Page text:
ABSTRACT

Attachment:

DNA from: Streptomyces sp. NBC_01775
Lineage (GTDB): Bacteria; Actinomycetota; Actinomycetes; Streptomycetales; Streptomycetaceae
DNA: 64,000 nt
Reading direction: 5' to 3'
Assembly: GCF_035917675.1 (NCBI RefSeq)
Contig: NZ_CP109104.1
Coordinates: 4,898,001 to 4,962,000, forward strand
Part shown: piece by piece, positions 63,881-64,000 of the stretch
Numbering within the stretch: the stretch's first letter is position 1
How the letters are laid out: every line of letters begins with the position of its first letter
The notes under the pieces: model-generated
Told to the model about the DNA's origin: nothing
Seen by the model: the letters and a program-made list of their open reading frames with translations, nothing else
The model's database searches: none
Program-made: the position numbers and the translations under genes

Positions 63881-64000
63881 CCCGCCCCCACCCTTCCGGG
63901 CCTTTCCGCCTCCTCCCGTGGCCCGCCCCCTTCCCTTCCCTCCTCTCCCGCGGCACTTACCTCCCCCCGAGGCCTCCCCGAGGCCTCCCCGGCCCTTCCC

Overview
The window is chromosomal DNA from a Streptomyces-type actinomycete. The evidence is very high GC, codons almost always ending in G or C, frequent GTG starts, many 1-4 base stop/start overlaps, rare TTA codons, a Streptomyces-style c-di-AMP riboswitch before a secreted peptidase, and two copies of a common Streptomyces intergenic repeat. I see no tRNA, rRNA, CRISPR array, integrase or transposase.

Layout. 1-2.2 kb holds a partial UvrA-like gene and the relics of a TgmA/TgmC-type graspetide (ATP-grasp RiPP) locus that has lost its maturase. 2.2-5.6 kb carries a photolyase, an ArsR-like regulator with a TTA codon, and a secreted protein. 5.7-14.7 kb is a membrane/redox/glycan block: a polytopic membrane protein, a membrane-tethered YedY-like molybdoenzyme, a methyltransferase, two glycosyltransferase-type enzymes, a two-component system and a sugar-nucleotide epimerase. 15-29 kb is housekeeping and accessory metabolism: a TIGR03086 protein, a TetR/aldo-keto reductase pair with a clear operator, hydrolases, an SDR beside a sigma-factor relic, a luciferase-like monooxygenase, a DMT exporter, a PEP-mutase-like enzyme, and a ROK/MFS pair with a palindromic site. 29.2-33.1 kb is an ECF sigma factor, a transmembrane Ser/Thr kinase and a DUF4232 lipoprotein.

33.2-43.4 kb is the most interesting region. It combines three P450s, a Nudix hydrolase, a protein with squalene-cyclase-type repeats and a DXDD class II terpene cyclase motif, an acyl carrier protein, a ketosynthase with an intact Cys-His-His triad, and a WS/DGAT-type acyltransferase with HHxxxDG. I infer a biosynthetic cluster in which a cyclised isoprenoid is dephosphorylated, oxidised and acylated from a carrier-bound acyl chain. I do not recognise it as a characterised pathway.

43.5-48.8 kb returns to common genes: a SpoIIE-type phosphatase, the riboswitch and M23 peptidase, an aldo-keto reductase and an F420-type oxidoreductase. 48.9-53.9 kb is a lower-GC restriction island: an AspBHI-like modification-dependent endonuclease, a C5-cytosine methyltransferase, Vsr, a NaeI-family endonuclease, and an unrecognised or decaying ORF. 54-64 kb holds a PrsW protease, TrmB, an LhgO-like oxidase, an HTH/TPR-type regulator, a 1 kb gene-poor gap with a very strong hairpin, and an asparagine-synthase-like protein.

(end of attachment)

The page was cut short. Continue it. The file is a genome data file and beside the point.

The intra-parasequence scale is still relatively unexplored territory in high-resolution sequence stratigraphy. The analysis of internal genetic units of parasequences has commonly been simplified to the definition of bedsets. Such simplification is insufficient to cover the complexity involved in the building of individual parasequences. Different types of intra-parasequence units have been previously identified and characterized in successive wave-dominated shoreface–shelf parasequences in the Lower Cretaceous Pilmatué Member of the Agrio Formation in central Neuquén Basin. Sedimentary and stratigraphic attributes such as the number of intra-parasequence units, their thickness, the proportions of facies associations in the regressive interval, the lateral extent of bounding surfaces, the degree of deepening recorded across these boundaries, and the type and lateral extent of associated transgressive deposits are quantitatively analyzed in this paper. Based on the analysis of these quantified attributes, three different scales of genetic units in parasequences are identified. 1) Bedset complexes are 10–40 m thick, basin to upper-shoreface successions, bounded by 5 to 16 km-long surfaces with a degree of deepening of one to three facies belts. These stratigraphic units represent the highest hierarchy of intra-parasequence stratigraphic units, and the vertical stacking of two or three of them typically forms an individual parasequence. 2) Bedsets are 2–20 m thick, offshore to upper-shoreface successions, bounded by up to 10 km long surfaces with a degree of deepening of zero to one facies belt. Two or three bedsets stack vertically build a bedset complex. 3) Sub-bedsets are 0.5–5 m thick, offshore transition to upper-shoreface successions, bounded by 0.5 to 2 km long surfaces with a degree of deepening of zero to one facies belt. Two or three sub-bedsets commonly stack to form bedsets. The proposed methodology indicates that the combination of thickness with the proportion of facies associations in the regressive interval of stratigraphic units can be used to discriminate between bedsets and sub-bedsets, whereas for higher ranks (bedsets and bedset complexes) the degree of deepening, lateral extent of bounding surfaces, and the characteristics of associated shell-bed deposits become more effective. Finally, the results for the Pilmatué Member are compared with other ancient and Holocene examples to improve understanding of the high-frequency evolution of wave-dominated shoreface–shelf systems.

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